Pizza - Not Your Ordinary PiePizza - Not Your Ordinary Pie
June 1, 2000
Although often thought of as a strictly Italian invention, pizza is likely the result of Italian, Greek and Etruscan influences that all came together in the late 1800s in Naples. As the story for one popular version goes, Queen Margherita heard about "pizza" and wanted to taste some. The local pizza maker made one especially for her using tomatoes, mozzarella cheese and fresh basil. Today, "pizza Margherita" is the most recognized form of the pie.
Pizza variations are found throughout Europe, and in Italy alone, doughs and toppings differ greatly depending on region. Pizza varies from one area to the next in the United States too. Pizza-eaters in New York, Chicago, on the west coast and in New England each fiercely defend their own style of pizza.
Pizza as we know it has been revolutionized by creative chefs like Alice Waters and Wolfgang Puck, who use innovative, fresh ingredients. Although there are just a few basic components to any pizza - dough, sauce and toppings - these three elements provide a world of possibilities. The dough can be yeast-raised or chemically leavened, infused with herbs and spices, and made from whole wheat, cornmeal or potato flour. Sauces consist of fresh tomatoes, barbecue sauce, pesto, hoisin, béchamel or numerous other varieties. Toppings range from cheeses and meats to seafood, poultry, vegetables and fruits. Baking methods also vary, but most agree that the best pizzas come out of a wood-fired oven.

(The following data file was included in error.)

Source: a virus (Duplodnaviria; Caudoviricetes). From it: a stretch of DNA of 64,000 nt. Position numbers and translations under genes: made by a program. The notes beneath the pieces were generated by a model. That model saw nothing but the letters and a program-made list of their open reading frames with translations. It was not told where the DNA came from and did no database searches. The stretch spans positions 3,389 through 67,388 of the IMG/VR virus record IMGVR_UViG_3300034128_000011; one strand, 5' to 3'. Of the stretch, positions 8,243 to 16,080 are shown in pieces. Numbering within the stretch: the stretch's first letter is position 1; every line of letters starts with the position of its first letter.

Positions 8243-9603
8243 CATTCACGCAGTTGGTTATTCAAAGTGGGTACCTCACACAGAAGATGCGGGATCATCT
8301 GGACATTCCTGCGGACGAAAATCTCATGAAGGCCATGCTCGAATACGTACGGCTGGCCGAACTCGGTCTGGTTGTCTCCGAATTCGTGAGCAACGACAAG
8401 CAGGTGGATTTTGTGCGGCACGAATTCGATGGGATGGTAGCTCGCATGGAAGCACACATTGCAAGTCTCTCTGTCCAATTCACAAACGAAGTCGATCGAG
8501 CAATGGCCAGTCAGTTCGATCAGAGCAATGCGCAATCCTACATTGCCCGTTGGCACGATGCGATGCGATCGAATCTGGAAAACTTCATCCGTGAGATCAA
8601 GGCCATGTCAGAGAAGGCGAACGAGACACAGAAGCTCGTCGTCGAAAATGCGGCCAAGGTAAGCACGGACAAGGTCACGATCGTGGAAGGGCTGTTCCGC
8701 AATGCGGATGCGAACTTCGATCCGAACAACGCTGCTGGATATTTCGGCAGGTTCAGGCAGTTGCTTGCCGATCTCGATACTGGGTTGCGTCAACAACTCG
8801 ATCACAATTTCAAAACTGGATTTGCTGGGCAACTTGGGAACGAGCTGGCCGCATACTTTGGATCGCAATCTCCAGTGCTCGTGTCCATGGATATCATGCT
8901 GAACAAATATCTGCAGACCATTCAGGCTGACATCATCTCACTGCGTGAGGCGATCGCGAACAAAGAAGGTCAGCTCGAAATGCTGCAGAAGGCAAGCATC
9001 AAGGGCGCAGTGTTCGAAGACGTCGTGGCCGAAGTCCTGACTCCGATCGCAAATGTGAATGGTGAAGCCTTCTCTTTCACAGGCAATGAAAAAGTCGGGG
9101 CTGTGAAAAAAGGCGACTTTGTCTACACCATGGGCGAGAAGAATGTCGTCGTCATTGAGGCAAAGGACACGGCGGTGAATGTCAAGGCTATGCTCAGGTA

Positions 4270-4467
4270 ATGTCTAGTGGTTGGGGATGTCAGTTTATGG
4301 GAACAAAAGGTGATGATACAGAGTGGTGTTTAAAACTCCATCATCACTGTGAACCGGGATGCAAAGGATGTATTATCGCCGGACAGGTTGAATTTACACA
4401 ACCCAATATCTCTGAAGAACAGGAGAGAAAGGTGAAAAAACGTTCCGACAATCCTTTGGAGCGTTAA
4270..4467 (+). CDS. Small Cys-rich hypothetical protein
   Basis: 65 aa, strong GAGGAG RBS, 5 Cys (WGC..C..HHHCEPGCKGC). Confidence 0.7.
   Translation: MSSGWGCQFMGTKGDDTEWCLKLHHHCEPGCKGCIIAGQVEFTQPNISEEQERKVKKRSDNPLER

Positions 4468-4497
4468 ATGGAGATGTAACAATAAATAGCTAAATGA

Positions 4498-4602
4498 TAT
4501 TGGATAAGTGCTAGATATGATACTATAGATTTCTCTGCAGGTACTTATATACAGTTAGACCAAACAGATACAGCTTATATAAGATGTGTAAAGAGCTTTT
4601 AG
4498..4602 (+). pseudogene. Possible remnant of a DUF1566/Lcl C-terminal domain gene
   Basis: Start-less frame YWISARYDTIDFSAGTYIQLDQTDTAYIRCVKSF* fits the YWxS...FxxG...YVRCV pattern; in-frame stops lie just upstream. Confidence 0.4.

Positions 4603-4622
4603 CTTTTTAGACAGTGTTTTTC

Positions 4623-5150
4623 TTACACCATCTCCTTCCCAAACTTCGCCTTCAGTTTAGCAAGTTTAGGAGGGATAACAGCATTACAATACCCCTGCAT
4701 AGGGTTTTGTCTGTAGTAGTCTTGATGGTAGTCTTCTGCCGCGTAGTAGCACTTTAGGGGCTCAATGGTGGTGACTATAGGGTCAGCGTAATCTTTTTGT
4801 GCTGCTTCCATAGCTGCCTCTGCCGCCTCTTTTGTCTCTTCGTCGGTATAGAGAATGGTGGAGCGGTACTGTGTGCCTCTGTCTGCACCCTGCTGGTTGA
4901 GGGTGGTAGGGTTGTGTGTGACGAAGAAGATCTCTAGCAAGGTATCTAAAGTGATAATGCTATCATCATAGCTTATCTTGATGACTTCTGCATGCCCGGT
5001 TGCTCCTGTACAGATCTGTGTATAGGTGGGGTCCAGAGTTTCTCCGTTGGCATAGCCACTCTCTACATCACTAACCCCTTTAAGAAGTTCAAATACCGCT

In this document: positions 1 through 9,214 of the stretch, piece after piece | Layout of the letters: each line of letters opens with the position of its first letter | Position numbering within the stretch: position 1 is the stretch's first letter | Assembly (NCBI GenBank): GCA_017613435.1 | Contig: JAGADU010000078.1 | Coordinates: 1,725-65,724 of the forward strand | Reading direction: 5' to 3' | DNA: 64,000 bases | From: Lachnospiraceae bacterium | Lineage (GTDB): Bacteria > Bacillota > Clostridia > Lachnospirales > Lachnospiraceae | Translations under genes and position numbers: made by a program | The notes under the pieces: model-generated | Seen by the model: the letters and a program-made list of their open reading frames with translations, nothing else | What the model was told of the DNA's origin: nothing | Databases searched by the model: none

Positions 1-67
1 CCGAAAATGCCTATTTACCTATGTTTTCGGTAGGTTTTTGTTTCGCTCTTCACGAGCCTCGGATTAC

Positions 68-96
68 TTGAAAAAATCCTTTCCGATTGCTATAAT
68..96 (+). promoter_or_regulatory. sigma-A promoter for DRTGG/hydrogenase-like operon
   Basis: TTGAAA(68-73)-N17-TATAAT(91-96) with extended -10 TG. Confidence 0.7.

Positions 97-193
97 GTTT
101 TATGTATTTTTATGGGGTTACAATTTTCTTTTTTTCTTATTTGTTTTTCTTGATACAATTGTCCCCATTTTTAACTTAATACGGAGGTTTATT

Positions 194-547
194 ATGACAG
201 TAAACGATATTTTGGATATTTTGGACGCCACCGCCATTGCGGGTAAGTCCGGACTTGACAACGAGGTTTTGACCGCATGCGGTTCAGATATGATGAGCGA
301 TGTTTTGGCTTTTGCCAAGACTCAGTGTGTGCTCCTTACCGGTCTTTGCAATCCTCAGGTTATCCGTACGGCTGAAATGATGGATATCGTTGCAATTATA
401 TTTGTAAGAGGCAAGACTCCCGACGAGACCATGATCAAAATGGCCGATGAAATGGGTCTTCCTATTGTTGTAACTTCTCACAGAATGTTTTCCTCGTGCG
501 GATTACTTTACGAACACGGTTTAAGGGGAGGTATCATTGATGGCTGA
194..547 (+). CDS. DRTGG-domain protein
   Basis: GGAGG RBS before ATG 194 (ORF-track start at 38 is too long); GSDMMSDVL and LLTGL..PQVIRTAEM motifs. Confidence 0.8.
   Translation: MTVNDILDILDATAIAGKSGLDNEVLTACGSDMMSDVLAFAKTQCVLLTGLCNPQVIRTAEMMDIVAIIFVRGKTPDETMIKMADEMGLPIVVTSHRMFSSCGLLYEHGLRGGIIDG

Pizza can be used for many applications throughout the foodservice industry. For a breakfast pizza, for example, a yeast dough might be topped with scrambled eggs, crumbled bacon, shredded Cheddar cheese and chopped green onion. For a dessert pizza, try a lightly sweetened crust topped with mascarpone cheese and fresh fruit, seasoned with cinnamon and sugar and drizzled with melted chocolate.
The largest pizza-segment growth seems to be in the area of snack foods and appetizers. "Small bites" that the consumer can share, mix and match are popular. Pizza is the perfect vehicle for this arena - hand-held, individual and not terribly messy.
Providing pizza components at the foodservice level is now a popular approach. Doughs are pre-made or mixed, sauces are provided, and toppings are precut, precooked and ready to apply. Focaccias, rolled pizzas, and stuffed and folded versions are also gaining ground in the foodservice industry as culinary professionals search for the next cutting-edge offering.
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